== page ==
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Monarch Butterfly (Danaus plexippus)

Monarch Butterfly

Danaus plexippus

(Order Lepidoptera, Family Nymphalidae)


Danaus plexippus, female (photo by Tim Eberl)

(Kansas: Sedgwick County. Central Wichita, 37 ° 39’ 35”N, 97° 19’ 24”W. Flower Bush. August 29, 2011.)  


Adult Diagnosis: Possibly the most recognizable member of the order Lepidoptera in North America. Both sexes are primarily red-orange, yellow and black striped. Black borders and white spots cover the length of the wing tips. Males and females are virtually identical in coloration and pattern except for pheromone patches (known as androconium) that are visible on the hind wings of the males (see below) and slightly darker striping on the females. Wingspans typically reach between 3-4 inches in length and adults weigh around 0.5 ounces. Antennae are slim and long and the front legs are typically reduced in size.

Male Danaus plexippus. Dorsal view (left) and lateral view (right) from: and

Female Danaus plexippus. Dorsal view (left) and lateral view (right)                                                          (from:

Adult Natural History: The Monarch Butterfly is easily recognized by its red-orange and black coloration and its tendency to “flitter” from flower to flower during feeding. While the larval Monarch Butterfly eats the milkweed plant (genus Asclepias), adults feed only on the nectar of various flowers. Because of the diet during its larval stage, the adult Monarch Butterfly has developed a chemical defense which makes them taste bad to predators.

Monarch Butterflies generally go through four stages throughout their life cycle; the egg, the larvae, the pupa, and the adult stages. After mating during the spring and summer months, females lay several hundred eggs on plants and eggs hatch within 5 days. The larva, (most commonly referred to as caterpillars), eat their own egg cases and then feed exclusively on milkweed. After two weeks of consuming and storing energy/nutrients, the larva pupates by hanging from the twig or leaf of the milkweed and encasing itself in an exoskeleton cocoon (also called the chrysalis). Many hormonal changes occur during the two weeks in the pupal stage and the caterpillar changes into the adult form, emerging in its recognizable red-orange and black winged form.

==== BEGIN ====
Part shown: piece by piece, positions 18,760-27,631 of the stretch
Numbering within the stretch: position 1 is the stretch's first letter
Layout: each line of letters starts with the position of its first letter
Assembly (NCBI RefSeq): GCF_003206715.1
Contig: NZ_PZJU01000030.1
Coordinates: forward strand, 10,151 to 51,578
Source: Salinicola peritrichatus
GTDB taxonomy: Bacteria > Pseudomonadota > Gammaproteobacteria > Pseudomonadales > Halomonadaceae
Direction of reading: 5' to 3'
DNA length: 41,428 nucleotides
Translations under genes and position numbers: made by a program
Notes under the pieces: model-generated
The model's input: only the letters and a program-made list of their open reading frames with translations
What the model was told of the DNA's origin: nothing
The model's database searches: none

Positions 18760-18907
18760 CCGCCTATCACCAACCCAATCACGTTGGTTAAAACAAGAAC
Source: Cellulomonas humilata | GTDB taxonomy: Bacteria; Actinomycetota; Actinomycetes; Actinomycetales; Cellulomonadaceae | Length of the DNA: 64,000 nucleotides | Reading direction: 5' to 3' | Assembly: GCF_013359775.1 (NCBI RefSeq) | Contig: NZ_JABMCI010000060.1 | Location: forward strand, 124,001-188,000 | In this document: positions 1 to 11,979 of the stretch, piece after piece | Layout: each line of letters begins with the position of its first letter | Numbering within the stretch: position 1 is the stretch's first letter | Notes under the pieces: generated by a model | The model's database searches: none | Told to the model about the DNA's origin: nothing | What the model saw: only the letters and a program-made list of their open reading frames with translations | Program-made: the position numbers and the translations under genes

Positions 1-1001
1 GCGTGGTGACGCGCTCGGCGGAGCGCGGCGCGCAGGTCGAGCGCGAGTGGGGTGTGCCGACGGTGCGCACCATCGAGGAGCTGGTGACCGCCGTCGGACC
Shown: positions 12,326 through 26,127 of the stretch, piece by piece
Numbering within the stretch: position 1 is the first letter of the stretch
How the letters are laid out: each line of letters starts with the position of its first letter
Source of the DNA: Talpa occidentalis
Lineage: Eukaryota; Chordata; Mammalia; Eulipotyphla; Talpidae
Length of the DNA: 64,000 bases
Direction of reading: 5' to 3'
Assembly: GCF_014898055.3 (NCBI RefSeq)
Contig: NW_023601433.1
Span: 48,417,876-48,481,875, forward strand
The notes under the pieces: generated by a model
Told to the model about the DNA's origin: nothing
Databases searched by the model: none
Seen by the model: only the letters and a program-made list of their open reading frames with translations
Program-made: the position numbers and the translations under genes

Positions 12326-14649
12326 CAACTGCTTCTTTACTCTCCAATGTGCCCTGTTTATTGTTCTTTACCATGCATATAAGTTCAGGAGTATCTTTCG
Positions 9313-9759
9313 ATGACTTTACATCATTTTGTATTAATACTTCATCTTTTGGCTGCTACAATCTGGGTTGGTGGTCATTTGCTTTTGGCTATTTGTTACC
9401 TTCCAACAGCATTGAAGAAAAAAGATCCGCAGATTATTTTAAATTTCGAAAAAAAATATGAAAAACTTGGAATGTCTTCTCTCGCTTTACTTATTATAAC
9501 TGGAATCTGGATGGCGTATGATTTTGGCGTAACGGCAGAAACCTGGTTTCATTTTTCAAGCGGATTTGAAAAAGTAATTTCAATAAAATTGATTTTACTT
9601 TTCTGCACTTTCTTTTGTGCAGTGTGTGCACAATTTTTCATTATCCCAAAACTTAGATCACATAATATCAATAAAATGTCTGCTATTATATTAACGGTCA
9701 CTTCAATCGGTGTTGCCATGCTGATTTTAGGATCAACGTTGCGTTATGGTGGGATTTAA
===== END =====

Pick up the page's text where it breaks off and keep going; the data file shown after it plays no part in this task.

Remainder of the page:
Monarch Butterflies have annual migrations in which they travel great distances, going from Mexico to Canada following weather patterns. The Monarch winters in the warmer climates of Mexico and southern California and migrates to Canada during the summer months. Migration trips are known to be as far as 2,000-3,000 miles long and take place ahead of the cooler weather changes (which would kill the Monarchs). Monarchs are often confused with the Viceroy Butterfly (Limenitis archippus) which has developed a similar coloration pattern in its adult form. The two species are distinguishable because of a transverse line across the hindwings of the Viceroy, which the Monarch does not possess.

Distribution: The species is widely distributed in Kansas, occuring in every corner of the state, particularly during the late spring months of the year and during migrations. Monarchs are one of only two species of milkweed butterflies in Kansas (the other being Danaus gilippus, the queen butterfly). Worldwide, Monarchs are known to live in Australia, South America, and in many of the island nations of the Pacific Ocean.

Confirmed distributions of Danaus plexippus reported on October 24th, 2011 in Kansas. Map created by

Habitat: Monarch Butterfly can be found in and around milkweed for the first three stages of the life cycle, while adults have the ability to fly and feed exclusively from flowers.

Diet: Adults feed on the nectar from various species of flowers. Larvae feed exclusively on milkweed of the genus Asclepias.

Larva of Danaus plexippus feeding on milkweed (copyright by Elizabeth Howard:

Conservation Status: Monitored/Near Threatened


Monarch butterflies fly from Canada to Mexico each year.

Cascading Monarch Butterflies


Amazing Journeys: Monarch Butterflies - Mexico



Migration of the Monarch Butterfly:

Monarch Butterfly: Journey North

Monarch Watch



Davies, Hazel. 2008. Do Butterflies Bite? Fascinating Answers to Questions About Butterflies and Moths. Rutgers University Press, New Brunswick, NJ.

Oberhauser, K.S. and M. Solensky. 2004. The Monarch Butterfly: Biology and Conservation. Comstock Publishing, Ithaca, NY.

Pringle, Laurence. 1997. Migration of the Monarch. Orchard Books, New York, NY.

Salsbury, G. A. and S. White. 2000. Insects in Kansas, Third edition. Kansas Department of Agriculture, Topeka, KS.


Submitted by: Timothy Eberl, November 2011

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